These familiar chores put my heart at ease and for one all too brief period, my fear, anxiety, anger, sorrow and frustration are forgotten. Ordinary is good.

I wrote the poem below three years ago. It expresses the same sentiments.

The Gift Of The Ordinary

The early demand

to make room

for still warm toes

and sleep tousled hair

against my languid self.

 

Sandwiched between

husband and child

Wide awake

much too hot

wouldn’t change a thing.

 

Quick kisses, rushed goodbyes

Sudden quiet amidst the dishes

Hours open

creative freedom

the comfort of home.

 

Laundry rituals, weekly menus

Deadlines, submissions

instep with

family time, date night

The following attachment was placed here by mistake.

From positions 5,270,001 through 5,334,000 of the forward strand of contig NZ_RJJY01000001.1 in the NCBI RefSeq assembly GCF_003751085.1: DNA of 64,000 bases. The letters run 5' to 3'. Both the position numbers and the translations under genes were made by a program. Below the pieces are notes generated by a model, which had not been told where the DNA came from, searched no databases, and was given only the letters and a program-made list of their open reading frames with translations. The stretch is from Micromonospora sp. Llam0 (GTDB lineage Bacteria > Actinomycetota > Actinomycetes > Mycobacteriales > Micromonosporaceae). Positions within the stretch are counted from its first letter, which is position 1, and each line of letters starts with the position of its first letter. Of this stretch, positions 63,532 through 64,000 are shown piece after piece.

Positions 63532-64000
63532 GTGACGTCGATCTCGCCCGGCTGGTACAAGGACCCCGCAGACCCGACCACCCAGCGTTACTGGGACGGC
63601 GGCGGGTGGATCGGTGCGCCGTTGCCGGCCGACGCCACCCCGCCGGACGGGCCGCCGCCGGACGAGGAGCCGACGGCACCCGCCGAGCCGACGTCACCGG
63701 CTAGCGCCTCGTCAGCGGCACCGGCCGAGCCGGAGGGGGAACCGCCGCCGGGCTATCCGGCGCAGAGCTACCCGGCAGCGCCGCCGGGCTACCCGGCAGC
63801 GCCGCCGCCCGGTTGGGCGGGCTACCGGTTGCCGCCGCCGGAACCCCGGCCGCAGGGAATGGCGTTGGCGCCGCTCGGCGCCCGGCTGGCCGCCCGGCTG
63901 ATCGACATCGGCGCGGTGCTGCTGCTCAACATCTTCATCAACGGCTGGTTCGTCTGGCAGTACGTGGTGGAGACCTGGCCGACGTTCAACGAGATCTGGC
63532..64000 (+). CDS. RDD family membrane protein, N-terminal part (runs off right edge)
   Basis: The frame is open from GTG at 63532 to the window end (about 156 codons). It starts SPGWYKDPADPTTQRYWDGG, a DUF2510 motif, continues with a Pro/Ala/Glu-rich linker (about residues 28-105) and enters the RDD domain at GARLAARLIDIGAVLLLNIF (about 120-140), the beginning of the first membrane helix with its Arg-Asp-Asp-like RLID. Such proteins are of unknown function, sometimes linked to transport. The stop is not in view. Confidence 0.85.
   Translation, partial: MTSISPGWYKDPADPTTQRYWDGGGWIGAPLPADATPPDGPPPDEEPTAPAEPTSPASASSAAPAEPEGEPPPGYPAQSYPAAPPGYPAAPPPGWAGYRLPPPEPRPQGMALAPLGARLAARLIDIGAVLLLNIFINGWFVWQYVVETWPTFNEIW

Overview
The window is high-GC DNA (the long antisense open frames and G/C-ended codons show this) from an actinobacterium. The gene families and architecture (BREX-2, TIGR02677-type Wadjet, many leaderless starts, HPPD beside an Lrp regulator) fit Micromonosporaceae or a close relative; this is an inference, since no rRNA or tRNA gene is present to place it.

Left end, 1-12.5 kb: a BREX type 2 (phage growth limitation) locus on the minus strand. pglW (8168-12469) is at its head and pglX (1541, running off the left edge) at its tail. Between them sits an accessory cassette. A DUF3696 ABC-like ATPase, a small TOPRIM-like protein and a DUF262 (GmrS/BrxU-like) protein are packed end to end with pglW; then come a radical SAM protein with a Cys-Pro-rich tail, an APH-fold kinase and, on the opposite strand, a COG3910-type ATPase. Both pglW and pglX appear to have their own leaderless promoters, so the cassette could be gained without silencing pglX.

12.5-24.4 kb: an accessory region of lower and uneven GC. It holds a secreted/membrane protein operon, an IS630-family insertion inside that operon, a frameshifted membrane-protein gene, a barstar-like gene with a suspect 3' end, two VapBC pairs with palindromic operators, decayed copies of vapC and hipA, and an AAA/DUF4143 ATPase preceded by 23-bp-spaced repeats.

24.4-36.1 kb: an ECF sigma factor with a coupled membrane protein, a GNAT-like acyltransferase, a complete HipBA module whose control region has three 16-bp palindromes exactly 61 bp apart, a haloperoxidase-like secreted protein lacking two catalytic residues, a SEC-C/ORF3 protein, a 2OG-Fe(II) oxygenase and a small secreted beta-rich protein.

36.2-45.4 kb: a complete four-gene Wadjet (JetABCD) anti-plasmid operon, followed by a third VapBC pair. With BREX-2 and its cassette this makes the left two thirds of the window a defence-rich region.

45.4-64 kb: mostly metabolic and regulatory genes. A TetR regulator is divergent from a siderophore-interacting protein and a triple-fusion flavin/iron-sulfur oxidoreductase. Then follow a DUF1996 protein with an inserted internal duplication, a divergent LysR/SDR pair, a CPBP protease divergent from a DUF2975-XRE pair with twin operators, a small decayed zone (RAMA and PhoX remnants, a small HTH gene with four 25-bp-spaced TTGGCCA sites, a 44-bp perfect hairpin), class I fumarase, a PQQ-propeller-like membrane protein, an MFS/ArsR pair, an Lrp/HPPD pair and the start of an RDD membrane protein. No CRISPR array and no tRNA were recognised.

snatched moments of solitude.

 

Belonging, beloved

sleep deprived on a good day

Supported, cheered

trailing behind on paperwork

The gift of the ordinary.

                                             –Shobha Vanchiswar

Note: I hope you will visit one or all of the art shows I’m in this month!

Rainbow chard

Moving into the greenhouse in progress

(c) 2017 Shobha Vanchiswar

Autumnal Acts

Despite my reluctance to come out of summer-vacation mode, it’s been impossible to ignore the spectacular weather these past few days. Perfect fall days of cool nights, crisp mornings melting into sun-warmed days. Reveling in the glorious colors of the season, I’ve been inspired to take on the garden tasks – it’s so much easier to work in an atmosphere of such beauty and delight.